Posted on January 21, 2017, in Lizzie's Scribbles and tagged , , , , , , . Bookmark the permalink. 20 Comments.

  1. Thank you for inviting me to your blog Lizzie. I feel honoured because you have made a much better job of blogging than I can do. I see you are beginning reading with Return to Bonnybrae. It is the third in my present series, following Moorland Mist and Moorend Farm so I shall be interested to hear whether you can pick up the characters without a family tree. When writing a series it is always difficult to know how much back story to include for those who have not read the earlier books in the series. I appreciate your time and trouble and will do my best to answer any queries and to share the blog on Facebook and Twitter.


    • Gwen, deep respect to you for the numbers of books you have written. I am so glad that you like what I have done with it. I had great fun writing it and discovering about you, your family and your path to publication. Trust me to download #3 in your series. I will amend that ASAP and buy #1, too. I will let you know how I get on and leave a review although ATM I am reading nothing other than newspapers as I am editing my fourth book and I find, if I’m not careful, I start to pick up other writers’ voice and tone. Thank you for taking the time to respond to comments, not all blog guests do.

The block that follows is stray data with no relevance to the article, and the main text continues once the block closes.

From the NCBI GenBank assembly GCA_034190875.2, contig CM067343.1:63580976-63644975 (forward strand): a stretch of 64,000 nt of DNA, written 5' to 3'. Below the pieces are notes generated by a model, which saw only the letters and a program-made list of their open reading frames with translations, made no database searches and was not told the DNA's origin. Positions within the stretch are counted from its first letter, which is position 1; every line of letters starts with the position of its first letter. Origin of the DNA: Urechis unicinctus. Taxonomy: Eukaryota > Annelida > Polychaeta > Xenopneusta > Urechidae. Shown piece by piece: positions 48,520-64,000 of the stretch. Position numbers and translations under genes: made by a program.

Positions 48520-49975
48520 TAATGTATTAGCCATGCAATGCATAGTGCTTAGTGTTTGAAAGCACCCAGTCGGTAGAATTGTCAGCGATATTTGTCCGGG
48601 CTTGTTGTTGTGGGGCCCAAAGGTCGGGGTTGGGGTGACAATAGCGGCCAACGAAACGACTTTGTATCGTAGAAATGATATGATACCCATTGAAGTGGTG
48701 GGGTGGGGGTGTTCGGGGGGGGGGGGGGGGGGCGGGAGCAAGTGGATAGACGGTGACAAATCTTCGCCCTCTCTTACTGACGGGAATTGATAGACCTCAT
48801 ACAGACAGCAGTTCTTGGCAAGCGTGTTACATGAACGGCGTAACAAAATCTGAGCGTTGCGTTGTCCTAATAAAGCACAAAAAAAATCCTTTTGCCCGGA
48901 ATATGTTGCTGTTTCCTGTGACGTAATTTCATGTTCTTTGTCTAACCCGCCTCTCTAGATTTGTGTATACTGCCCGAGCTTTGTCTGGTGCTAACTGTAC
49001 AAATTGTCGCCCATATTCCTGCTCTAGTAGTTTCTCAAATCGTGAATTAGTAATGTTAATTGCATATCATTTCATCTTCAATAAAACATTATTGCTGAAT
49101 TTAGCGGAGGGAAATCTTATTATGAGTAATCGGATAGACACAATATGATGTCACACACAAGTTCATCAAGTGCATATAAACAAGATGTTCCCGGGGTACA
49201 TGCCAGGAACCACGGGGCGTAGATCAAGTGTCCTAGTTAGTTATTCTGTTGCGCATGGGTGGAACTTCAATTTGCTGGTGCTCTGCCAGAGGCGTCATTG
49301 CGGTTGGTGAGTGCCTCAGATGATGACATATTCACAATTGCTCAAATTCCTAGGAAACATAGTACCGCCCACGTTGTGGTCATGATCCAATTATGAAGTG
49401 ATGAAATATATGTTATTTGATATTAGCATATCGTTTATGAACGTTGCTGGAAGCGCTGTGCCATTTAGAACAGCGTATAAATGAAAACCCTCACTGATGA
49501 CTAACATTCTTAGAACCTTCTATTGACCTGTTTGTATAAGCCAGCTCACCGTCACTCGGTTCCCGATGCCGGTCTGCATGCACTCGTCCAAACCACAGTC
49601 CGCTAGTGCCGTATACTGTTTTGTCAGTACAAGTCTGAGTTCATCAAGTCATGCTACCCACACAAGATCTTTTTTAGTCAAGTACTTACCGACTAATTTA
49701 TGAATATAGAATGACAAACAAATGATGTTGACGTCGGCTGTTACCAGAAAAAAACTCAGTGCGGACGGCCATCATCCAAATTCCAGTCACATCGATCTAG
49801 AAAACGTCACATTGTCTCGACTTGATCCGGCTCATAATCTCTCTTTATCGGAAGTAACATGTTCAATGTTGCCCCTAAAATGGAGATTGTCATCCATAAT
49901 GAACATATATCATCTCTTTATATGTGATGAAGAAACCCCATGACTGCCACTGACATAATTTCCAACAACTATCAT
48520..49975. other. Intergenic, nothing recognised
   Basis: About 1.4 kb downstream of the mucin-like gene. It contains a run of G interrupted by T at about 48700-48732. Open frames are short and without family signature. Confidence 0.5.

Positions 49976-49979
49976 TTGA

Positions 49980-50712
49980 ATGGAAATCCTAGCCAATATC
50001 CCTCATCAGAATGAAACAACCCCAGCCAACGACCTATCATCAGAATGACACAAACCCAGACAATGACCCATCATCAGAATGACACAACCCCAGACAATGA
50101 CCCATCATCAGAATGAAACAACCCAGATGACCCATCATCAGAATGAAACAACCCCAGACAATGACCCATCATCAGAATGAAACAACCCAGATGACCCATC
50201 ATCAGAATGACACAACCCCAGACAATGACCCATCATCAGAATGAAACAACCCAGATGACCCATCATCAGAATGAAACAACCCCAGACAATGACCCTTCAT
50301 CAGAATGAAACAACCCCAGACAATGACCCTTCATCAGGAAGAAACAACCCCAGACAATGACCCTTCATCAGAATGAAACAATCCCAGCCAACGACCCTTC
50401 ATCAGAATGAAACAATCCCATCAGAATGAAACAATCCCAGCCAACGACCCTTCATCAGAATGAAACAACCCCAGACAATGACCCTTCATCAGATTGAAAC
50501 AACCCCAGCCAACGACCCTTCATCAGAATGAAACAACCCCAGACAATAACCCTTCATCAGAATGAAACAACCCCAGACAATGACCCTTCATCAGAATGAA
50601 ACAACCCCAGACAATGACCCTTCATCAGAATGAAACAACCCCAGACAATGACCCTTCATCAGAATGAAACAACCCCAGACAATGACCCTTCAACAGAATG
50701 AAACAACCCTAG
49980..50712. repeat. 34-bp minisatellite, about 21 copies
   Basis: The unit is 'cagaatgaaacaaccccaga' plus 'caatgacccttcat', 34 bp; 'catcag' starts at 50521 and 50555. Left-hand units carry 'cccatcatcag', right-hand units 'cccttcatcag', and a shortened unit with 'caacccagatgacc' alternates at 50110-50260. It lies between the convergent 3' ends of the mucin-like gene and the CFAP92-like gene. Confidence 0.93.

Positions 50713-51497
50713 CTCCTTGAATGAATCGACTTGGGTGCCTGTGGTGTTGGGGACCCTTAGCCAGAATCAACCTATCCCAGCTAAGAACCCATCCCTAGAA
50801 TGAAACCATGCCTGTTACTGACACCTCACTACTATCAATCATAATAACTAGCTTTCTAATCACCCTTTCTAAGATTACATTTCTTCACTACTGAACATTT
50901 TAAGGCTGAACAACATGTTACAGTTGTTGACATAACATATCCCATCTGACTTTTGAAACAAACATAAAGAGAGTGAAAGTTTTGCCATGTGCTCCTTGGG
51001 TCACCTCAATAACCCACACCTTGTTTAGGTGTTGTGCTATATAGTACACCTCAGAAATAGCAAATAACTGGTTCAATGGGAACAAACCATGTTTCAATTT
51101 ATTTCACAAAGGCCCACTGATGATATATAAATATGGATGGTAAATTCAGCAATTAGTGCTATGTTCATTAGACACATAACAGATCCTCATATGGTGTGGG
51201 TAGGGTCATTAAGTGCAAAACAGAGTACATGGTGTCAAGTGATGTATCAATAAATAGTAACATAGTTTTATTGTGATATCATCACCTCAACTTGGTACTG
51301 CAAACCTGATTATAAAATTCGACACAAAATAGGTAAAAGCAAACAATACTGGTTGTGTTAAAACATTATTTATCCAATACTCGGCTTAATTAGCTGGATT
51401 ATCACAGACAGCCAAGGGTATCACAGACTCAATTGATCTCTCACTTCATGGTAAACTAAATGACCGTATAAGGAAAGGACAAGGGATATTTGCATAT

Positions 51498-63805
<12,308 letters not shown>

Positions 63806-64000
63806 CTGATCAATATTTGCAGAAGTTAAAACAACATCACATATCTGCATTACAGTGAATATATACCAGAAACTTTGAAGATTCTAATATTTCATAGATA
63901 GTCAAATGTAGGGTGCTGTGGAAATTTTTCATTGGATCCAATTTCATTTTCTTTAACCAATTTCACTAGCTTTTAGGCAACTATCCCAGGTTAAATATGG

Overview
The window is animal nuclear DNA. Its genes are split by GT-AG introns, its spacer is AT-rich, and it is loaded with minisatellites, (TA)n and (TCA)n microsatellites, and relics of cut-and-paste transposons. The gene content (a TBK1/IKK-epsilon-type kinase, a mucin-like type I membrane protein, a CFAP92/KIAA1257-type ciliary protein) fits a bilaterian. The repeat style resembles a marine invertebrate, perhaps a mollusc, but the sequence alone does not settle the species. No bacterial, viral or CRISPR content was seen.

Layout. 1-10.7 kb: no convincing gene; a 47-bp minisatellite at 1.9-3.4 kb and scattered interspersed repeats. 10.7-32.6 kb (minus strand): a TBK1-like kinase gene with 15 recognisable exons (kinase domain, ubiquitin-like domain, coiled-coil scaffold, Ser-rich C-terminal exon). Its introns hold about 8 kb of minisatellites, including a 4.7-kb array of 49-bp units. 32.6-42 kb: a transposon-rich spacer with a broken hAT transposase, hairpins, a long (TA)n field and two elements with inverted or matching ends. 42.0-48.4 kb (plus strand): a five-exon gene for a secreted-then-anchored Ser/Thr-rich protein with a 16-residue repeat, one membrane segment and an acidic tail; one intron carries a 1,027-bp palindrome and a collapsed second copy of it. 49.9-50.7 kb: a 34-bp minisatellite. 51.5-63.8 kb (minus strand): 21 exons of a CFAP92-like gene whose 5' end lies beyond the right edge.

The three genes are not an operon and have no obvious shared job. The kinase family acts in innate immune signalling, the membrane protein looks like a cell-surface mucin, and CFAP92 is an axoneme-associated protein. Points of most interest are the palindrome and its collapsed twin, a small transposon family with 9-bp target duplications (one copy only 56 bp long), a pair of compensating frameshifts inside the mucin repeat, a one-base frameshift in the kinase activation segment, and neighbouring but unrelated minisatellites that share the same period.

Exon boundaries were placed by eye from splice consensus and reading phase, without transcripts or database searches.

2. Here’s to your continuing success in writing such entertaining and involving novels,Gwen!


  3. You are so right, Lizzie. Gwen’s books sound wonderful, what a feast to discover. The mystical gaelic charm of the landscape, and the love you both share for your homeland shines through, just lovely!


  4. What a wonderful collection, Gwen. Great you’re able to share your knowledge of the changes in farming life and the impact on families, through story-telling. We have a haggis at the ready for Burn’s night. (Lovely that your grand-daughter will be celebrating too, Gwen.) Hope you both raise a wee dram on the 25th!


    • I hope you enjoy your haggis too Rae. Birthday celebrations will wait until next weekend as my granddaughter is in her fourth year at uni and has three exams – one on her birthday – but that’s life, it intervenes with pleasure sometimes – at least it does in my books when there’s a problem to be overcome..